AAAAAh, I'm done at last! I finally finished the story for my newest necklace. I love to write. But it seems like it takes me forever to do it. I'm not sure why! Most likely the fact that I am so easily distracted, and I do my writing on my computer and that is where the MOST distractions are for me. Oh well.
I decided to continue the story of Miss Mary Stanson, who I wrote about first on a necklace called Key To The Letter Box. So here is the Key to the Letter Box , and The Timepiece, and the entire story...so far!
The Key To The Letter Box
This key belonged to Miss Mary Stanson. She was a spinster, as far as anyone knew. She lived a small life, in a small New England town in the early 1800's. She rented a room in the boarding house on Main Street. She worked in the town's library, filing cards, checking books, keeping them in order on the shelves. She made her weekly trip to the General Store to buy her food and supplies. She rarely spoke a word to anyone, aside from the absolute essentials of making her purchases...usually just a soft "thank you".
Miss Stanson lived well into her 90's. When she died, it fell to the minister's wife, Addy, to go through her belongings, since there was no family that anyone knew of.
Addy began in the closet. She found a locked box, about the size of a sewing basket but much heavier. She searched the little room for the box's key. It was neatly wrapped inside a blue silk handkerchief, tucked away in a tiny drawer in a plain wooden jewelry box on the dresser.
Addy felt a tingle in her fingers as she touched the key. She was so startled that she pulled her hand back and dropped the key. When she picked it up again she felt nothing. She laughed at herself for being so silly and thought with relief, that she had imagined the tingling.
She opened the box. It was filled to the brim with what appeared to be letters. They were packed so tightly that she could hardly pull out the first one. Once she got a few out, then the rest of them started to flutter loose and she could see that they were several layers deep in the box. There must be thousands of them, she thought to herself.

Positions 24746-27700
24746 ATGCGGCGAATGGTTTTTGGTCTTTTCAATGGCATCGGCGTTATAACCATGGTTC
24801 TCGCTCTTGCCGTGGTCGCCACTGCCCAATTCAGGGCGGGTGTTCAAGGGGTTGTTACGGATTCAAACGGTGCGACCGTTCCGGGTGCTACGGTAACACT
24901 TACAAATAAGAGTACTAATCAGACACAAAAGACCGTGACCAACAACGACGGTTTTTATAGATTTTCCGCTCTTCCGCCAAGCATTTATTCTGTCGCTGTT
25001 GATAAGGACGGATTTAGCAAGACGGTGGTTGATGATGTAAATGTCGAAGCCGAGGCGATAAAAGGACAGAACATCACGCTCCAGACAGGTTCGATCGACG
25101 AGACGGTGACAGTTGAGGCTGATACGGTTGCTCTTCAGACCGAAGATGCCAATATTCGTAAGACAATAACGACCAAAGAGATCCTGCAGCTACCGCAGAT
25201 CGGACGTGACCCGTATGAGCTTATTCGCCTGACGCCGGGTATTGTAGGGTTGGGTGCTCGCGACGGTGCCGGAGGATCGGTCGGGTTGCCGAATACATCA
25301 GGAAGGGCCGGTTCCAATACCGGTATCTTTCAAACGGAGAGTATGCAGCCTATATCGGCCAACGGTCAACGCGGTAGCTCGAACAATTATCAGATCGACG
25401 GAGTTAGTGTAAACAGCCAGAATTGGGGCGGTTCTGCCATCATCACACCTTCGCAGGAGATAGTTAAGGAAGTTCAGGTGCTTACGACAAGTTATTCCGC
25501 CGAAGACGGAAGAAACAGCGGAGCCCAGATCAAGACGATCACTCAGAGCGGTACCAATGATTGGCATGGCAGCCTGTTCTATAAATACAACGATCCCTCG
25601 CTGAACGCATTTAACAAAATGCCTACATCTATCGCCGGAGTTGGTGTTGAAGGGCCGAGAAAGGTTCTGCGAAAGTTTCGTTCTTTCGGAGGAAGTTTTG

She picked up one of the envelopes and started to open it. It looked very strange somehow, but she wasn't sure why. She pulled out the contents and could scarcely believe her eyes. It appeared to be a painting, but not like any painting she had ever seen in her life. It was a picture of Miss Stanson. There was no doubt about that. But it looked as clear and colorful as if she were standing right in front of Addy at that very moment! It shined as if it was wet, and yet it was paper! She dropped the picture out of sheer fright. It landed face down on the bed. She saw something written on the back and dared to pick it up again to read - "Miss Mary Stanson - Seattle, Washington - July 10, 2004".
Addy never recovered from the shock she suffered on the day she found the picture of Mary Stanson, dated nearly 200 years in the future. Miss Mary Stanson, a woman she herself had known. The woman she had seen laid to rest in the tiny cemetery behind the church, only a week prior. Being the minister's wife, it had fallen to her to clean out Miss Stanson's things after she died, since there was no known family. It was in November of 1814, in that tiny room in the boarding house where Miss Stanson had lived for most of her adult life, that Addy experienced something that would alter her life forever.
Not only had she found the box of letters, and the strangely shiny and colorful picture. She had also found a small box, buried deep in the box of letters, beneath the tightly packed layers. The box was very old and worn around the edges. She picked up the little box very gingerly. It seemed like it would fall to pieces in her hands. Perhaps it was her own falling to pieces that she feared. She took in a deep breath, and opened the box.
She lifted out the timepiece and held it in her hand. It captivated her gaze. A warm melting feeling began to overtake her as she felt her muscles letting go of their fearful grip. She started to feel almost dizzy, but it was a much slower spinning than what she had ever felt before. Her mind told her to let go of the timepiece, but her hand would not obey. She could feel all the tingling anxiety leaving her body as the room slowly turned and the light grew dimmer and dimmer...